And while we are at it, we're going to raise the national minimum wage — $7.25 an hour is a poverty wage. Workers deserve better. They deserve a living wage and a job with dignity. Families deserve real support, like quality affordable child care, paid family leave and equal pay for women.
Now, I know when I talk about these things, Donald Trump says, I am playing the woman card. Well, I will tell you what, if fighting for families is playing the woman card, deal me in.
So — do I have to say now, in order to achieve these goals, we have to go after and end the political dysfunction that is holding our country and economy back.
So, let's overturn Citizens United and get unaccountable money out of politics.
Let's shut off the revolving door in Washington, and make sure the foxes aren't guarding the henhouse.
And — and let's learn how to listen to each other and work together again. I am determined to break through the gridlock, to get things done for working families.
I know Democrats and Republicans can work together. I know it, because I have done it. I worked with Republicans and Democrats to create the Children's Health Insurance Program, which today insures 8 million kids. I worked with Republicans and Democrats to bring jobs back to upstate New York and to help New York City heal and rebuild after the 9/11 attacks.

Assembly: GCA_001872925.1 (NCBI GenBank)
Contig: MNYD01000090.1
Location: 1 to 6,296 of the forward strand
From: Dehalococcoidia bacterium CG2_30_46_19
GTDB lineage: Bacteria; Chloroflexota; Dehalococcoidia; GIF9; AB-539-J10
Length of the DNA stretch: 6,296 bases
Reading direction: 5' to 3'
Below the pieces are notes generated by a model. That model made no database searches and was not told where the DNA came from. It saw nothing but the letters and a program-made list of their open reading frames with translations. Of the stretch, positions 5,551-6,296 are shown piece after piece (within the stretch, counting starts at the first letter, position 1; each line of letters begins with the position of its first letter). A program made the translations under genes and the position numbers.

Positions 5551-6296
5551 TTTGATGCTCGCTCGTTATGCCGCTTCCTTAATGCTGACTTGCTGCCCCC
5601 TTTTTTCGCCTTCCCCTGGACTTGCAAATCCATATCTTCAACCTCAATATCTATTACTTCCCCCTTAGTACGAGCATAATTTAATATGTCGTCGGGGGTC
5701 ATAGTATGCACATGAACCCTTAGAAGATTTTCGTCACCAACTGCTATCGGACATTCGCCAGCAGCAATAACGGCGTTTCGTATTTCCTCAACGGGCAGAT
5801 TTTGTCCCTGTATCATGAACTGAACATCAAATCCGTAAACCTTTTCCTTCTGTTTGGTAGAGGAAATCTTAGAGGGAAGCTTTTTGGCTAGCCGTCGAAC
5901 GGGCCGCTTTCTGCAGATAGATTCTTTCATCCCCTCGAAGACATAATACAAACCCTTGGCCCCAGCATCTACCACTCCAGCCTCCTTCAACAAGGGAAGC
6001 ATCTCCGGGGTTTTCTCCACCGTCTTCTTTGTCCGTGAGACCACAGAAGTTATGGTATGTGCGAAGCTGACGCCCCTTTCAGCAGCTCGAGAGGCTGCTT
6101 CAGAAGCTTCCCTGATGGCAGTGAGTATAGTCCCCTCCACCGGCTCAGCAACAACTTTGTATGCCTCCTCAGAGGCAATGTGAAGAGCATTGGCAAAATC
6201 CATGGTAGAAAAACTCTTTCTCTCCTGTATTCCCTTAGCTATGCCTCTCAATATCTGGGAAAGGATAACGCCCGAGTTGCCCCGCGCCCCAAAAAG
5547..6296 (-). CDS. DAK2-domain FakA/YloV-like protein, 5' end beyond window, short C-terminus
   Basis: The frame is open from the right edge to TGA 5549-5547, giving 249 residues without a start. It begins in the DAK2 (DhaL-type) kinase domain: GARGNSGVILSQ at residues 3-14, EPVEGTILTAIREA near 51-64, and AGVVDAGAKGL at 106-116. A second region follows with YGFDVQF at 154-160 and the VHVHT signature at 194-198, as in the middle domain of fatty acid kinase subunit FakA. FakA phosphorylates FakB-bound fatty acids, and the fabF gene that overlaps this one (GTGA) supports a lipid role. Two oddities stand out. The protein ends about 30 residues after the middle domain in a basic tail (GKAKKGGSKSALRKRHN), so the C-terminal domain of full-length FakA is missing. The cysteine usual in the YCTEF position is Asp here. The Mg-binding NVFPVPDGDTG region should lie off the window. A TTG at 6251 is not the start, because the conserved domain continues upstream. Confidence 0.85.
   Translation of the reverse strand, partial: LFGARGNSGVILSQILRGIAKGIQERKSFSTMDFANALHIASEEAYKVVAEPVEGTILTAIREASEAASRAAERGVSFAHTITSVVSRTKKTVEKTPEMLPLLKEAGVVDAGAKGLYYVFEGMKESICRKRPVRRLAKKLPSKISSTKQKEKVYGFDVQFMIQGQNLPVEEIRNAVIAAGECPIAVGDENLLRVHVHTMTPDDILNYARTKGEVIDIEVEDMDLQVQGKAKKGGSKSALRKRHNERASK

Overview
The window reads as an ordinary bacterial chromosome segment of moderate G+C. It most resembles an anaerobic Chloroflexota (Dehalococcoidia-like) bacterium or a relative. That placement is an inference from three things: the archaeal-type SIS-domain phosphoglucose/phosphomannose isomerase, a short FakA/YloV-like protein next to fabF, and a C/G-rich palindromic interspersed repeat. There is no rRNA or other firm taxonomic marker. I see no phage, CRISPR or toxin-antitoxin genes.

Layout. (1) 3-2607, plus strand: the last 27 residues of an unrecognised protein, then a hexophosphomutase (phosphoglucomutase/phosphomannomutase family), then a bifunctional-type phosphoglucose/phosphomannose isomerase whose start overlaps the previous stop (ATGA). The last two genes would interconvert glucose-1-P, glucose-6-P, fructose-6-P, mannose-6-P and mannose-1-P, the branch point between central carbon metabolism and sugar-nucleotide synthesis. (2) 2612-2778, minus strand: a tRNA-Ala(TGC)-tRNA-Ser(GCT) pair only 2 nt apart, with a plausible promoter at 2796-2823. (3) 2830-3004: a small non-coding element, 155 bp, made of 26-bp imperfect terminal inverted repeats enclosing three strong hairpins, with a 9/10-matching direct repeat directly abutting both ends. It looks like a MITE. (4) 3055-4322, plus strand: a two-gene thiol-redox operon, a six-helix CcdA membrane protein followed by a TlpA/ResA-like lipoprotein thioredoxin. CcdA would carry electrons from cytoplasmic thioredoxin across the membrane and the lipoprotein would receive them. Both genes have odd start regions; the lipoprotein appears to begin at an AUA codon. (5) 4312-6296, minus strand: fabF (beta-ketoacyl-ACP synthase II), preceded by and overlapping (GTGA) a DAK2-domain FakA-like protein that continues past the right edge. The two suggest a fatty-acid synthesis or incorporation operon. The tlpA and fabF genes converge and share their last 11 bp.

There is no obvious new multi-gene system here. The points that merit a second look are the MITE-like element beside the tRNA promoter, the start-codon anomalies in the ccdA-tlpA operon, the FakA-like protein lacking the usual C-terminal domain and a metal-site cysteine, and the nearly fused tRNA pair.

I proudly served as secretary of state and I did not just represent Democrats, I represented all Americans, because you know what ...
We are all on the same team. It is time we start acting like it. There is no limit to what we can achieve if we do.
Now, I confess, I confess, it is true, I can be a little wonky. But I have this old-fashioned idea. If you're running for president, you should say what you want to do and how you will get it done.
So now, now that you have heard some of my plans for the economy, ask yourself, what are Donald Trump's plans?
Well, best I can tell he has no credible strategy for creating jobs and maybe we shouldn't expect better from someone whose most famous words are "you're fired."
Now, he rails against other countries, doesn't he? He says he's for our workers, but Trump's own products are made in a lot of countries that aren't named America.
Trump's suits were made in Mexico. He could've had them made in Brooklyn [or] Ohio. Trump Furniture is made in Turkey, instead of Cleveland. Trump Barware is made in Slovenia, instead of Toledo.